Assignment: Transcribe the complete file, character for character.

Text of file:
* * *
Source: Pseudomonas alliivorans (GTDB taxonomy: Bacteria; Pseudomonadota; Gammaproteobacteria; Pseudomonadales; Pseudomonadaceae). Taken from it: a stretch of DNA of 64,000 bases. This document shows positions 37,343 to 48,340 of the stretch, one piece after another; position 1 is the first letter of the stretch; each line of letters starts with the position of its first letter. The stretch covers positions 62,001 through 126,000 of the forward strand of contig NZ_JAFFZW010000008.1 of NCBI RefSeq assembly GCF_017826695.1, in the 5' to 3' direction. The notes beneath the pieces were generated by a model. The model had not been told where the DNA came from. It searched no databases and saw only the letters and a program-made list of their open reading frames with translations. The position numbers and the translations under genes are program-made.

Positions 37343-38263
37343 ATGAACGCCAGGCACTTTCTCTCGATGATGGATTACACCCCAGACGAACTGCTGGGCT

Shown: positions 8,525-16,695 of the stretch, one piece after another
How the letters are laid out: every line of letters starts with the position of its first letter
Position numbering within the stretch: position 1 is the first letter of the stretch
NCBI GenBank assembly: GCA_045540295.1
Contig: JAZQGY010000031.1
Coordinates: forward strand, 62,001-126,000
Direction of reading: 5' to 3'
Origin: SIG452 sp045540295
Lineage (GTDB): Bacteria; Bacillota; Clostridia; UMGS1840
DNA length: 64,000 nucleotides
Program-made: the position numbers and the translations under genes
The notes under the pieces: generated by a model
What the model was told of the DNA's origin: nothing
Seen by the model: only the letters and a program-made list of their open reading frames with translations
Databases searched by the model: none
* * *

Source: Pseudomonas alliivorans (GTDB taxonomy: Bacteria; Pseudomonadota; Gammaproteobacteria; Pseudomonadales; Pseudomonadaceae). Taken from it: a stretch of DNA of 64,000 bases. This document shows positions 37,343 to 48,340 of the stretch, one piece after another; position 1 is the first letter of the stretch; each line of letters starts with the position of its first letter. The stretch covers positions 62,001 through 126,000 of the forward strand of contig NZ_JAFFZW010000008.1 of NCBI RefSeq assembly GCF_017826695.1, in the 5' to 3' direction. The notes beneath the pieces were generated by a model. The model had not been told where the DNA came from. It searched no databases and saw only the letters and a program-made list of their open reading frames with translations. The position numbers and the translations under genes are program-made.

Positions 37343-38263
37343 ATGAACGCCAGGCACTTTCTCTCGATGATGGATTACACCCCAGACGAACTGCTGGGCT

Shown: positions 8,525-16,695 of the stretch, one piece after another
How the letters are laid out: every line of letters starts with the position of its first letter
Position numbering within the stretch: position 1 is the first letter of the stretch
NCBI GenBank assembly: GCA_045540295.1
Contig: JAZQGY010000031.1
Coordinates: forward strand, 62,001-126,000
Direction of reading: 5' to 3'
Origin: SIG452 sp045540295
Lineage (GTDB): Bacteria; Bacillota; Clostridia; UMGS1840
DNA length: 64,000 nucleotides
Program-made: the position numbers and the translations under genes
The notes under the pieces: generated by a model
What the model was told of the DNA's origin: nothing
Seen by the model: only the letters and a program-made list of their open reading frames with translations
Databases searched by the model: none